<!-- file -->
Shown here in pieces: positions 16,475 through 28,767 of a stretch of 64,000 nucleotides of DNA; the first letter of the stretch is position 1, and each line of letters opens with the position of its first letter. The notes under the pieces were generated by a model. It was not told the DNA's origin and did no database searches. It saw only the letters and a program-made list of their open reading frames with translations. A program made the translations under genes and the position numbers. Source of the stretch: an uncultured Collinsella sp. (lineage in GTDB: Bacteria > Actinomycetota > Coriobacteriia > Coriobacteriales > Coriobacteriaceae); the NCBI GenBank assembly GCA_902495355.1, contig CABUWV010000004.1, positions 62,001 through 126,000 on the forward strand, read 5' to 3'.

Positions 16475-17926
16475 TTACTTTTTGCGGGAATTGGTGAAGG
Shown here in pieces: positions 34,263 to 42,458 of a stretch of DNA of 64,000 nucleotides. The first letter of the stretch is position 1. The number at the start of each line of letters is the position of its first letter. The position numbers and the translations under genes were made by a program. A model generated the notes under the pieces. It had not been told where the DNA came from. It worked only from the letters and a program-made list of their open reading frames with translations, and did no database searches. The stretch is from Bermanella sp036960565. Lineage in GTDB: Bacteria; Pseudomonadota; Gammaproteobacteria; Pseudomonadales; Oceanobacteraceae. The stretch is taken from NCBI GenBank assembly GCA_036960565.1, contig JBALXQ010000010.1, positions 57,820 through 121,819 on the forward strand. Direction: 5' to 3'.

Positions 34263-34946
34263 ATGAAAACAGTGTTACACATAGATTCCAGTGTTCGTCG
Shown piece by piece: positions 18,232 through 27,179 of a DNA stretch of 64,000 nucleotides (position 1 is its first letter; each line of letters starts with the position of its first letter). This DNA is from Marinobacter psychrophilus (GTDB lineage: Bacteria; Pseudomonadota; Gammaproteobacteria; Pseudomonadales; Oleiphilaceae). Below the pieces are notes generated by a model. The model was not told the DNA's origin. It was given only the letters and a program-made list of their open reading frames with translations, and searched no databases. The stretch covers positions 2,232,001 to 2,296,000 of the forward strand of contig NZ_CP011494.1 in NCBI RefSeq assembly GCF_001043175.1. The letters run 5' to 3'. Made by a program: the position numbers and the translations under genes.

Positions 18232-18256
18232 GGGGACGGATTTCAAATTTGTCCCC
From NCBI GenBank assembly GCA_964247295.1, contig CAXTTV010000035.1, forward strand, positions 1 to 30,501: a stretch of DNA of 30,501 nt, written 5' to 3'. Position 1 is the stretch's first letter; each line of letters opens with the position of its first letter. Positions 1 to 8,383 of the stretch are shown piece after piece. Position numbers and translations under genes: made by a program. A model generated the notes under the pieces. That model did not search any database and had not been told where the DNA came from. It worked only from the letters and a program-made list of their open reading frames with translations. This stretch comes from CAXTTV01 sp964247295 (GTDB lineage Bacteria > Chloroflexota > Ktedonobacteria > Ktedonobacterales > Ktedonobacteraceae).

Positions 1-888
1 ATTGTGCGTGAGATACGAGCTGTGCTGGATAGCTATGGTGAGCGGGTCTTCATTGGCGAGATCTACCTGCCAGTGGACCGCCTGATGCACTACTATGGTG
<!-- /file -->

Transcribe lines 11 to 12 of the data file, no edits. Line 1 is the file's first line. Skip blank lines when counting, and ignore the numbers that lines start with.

Positions 1-888
1 ATTGTGCGTGAGATACGAGCTGTGCTGGATAGCTATGGTGAGCGGGTCTTCATTGGCGAGATCTACCTGCCAGTGGACCGCCTGATGCACTACTATGGTG